By comparing the temple figures with dancers from the last twenty five years, one can perceive a definite change in form. Fluid body lines have been replaced by angular positions; a relaxed pace of the dance has been sensationalized by speed and a minimal usage of space has been taken over by increased spatial coverage. An avid observer of the dance scene rightly describes his expectation from the artist as “I want the dancers to make love to time and space, I get enthralled to see clean geometric lines constructed by the body using the continum of time and space” . Sujata Vijayaraghavan, well known columnist, commented in her article in The Hindu, “In the past few years, Bharatanatyam, one of the most sophisticated and evolved dance forms, seems to have imperceptibly metamorphosed...Perhaps it all started with Chandralekha's ‘Angika,’ which brought back into focus the power, the energy and the lines of body movements in nritta (pure dance)” (Vijayaraghavan, Sujatha).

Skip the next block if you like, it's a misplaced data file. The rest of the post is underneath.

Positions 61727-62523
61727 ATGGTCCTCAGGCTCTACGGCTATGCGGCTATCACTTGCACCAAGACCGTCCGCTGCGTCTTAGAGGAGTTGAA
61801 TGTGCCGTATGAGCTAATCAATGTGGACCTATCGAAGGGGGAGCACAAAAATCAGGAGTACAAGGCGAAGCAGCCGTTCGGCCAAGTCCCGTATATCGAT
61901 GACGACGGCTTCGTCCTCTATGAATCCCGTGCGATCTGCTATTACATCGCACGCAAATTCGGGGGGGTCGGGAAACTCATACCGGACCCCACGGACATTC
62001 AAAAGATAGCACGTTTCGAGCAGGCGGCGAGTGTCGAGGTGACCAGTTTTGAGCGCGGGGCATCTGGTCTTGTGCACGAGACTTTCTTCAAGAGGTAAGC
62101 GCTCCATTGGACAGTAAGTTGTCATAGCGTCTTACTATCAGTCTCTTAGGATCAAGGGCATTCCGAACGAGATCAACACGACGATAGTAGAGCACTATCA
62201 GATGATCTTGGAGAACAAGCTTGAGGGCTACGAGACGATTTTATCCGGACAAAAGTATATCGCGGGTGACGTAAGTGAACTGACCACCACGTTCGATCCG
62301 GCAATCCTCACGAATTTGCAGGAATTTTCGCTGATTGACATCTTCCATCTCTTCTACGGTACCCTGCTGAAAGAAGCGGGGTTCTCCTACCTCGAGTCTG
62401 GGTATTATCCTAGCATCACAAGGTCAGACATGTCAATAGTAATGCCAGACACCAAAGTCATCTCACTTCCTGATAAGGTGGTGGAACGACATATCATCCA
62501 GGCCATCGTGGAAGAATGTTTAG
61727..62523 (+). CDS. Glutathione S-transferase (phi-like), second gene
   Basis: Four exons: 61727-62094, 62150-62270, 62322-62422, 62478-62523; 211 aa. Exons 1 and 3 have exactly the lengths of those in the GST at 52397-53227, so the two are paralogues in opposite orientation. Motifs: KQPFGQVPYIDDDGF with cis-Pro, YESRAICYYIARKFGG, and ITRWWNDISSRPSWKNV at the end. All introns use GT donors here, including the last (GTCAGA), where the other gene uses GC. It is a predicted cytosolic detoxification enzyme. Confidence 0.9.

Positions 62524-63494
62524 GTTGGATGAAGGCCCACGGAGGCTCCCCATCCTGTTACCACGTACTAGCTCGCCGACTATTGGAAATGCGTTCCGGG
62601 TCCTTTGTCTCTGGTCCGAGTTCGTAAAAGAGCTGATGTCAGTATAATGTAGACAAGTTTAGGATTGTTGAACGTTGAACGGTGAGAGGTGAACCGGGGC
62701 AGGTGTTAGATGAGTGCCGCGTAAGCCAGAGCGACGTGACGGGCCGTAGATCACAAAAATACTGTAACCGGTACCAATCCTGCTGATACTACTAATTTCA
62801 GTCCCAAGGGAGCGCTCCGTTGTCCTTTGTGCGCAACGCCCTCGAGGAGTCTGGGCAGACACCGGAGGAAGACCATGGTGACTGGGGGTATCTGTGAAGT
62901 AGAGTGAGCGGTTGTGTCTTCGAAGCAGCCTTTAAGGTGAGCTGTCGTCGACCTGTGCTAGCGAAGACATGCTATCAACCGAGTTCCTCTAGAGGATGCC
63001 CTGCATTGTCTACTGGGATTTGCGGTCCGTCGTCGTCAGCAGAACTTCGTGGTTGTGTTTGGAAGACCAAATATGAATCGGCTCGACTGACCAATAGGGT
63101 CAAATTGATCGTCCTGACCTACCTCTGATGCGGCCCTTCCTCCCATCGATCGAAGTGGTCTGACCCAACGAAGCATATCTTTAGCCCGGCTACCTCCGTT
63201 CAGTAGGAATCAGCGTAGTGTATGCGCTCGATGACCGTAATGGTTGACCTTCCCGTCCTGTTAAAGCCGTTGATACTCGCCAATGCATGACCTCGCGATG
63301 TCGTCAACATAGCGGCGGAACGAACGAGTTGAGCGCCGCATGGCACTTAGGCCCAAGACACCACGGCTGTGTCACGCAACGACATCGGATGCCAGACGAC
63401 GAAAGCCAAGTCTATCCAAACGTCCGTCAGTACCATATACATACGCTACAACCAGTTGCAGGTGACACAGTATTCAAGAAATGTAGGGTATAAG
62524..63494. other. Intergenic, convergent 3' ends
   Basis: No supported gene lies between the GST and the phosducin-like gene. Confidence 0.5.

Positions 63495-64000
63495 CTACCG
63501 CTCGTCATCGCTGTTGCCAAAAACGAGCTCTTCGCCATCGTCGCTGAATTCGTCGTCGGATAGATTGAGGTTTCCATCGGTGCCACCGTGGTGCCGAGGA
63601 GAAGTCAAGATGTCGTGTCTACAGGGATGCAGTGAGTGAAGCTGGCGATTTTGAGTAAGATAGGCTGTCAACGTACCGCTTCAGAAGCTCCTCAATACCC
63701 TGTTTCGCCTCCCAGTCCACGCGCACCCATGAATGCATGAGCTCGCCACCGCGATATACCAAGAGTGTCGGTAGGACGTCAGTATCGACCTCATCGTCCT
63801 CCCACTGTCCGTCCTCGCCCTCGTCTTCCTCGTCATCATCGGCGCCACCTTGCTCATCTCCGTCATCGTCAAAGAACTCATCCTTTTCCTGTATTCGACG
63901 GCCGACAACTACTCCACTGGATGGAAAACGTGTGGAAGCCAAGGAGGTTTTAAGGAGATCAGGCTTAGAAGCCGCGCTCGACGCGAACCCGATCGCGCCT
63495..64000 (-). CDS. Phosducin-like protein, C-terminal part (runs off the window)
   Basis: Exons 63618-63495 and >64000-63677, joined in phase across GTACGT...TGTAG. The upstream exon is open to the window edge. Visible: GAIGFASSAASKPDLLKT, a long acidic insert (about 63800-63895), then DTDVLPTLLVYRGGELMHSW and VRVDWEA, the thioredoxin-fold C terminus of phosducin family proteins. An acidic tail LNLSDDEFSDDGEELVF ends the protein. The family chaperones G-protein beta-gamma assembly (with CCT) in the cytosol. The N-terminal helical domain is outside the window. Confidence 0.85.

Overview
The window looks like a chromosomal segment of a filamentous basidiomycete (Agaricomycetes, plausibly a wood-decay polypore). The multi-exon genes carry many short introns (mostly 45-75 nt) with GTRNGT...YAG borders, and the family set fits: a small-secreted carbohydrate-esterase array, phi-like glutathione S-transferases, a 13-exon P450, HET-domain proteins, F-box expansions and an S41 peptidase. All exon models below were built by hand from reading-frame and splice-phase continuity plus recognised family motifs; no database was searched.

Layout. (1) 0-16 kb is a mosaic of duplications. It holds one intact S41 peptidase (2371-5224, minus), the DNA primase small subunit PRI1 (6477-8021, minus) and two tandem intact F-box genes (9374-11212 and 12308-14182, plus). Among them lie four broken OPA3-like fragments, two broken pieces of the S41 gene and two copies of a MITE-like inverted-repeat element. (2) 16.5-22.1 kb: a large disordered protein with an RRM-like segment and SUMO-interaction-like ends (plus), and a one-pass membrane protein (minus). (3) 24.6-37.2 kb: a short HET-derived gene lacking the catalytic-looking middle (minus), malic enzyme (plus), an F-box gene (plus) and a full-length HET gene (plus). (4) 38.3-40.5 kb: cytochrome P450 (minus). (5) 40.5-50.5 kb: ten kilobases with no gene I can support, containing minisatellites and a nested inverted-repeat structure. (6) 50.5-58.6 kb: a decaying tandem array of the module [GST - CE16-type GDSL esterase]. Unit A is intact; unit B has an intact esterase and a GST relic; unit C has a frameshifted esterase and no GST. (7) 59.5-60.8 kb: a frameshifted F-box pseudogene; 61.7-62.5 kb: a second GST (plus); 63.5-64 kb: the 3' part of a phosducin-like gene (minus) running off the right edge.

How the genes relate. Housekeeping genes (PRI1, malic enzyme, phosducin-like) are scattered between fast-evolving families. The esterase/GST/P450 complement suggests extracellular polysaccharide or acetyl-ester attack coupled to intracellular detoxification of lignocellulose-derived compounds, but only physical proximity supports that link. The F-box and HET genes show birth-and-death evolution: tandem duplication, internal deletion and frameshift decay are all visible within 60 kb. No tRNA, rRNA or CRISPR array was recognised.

The form has been evolving either due to the influence of creative thinkers or changes in the audience’s aesthetic perception. The problem surfaces in viewing these forms in its rigid classical boundaries . Merging the synergies of the various Indian dance forms would set it free and packaging them thus would make the vocabulary rich and vast for contemporary dancers. Many contemporary choreographers like Anita Ratnam, Chandralekha synergized many Indian art forms to give creative expression to their ideas.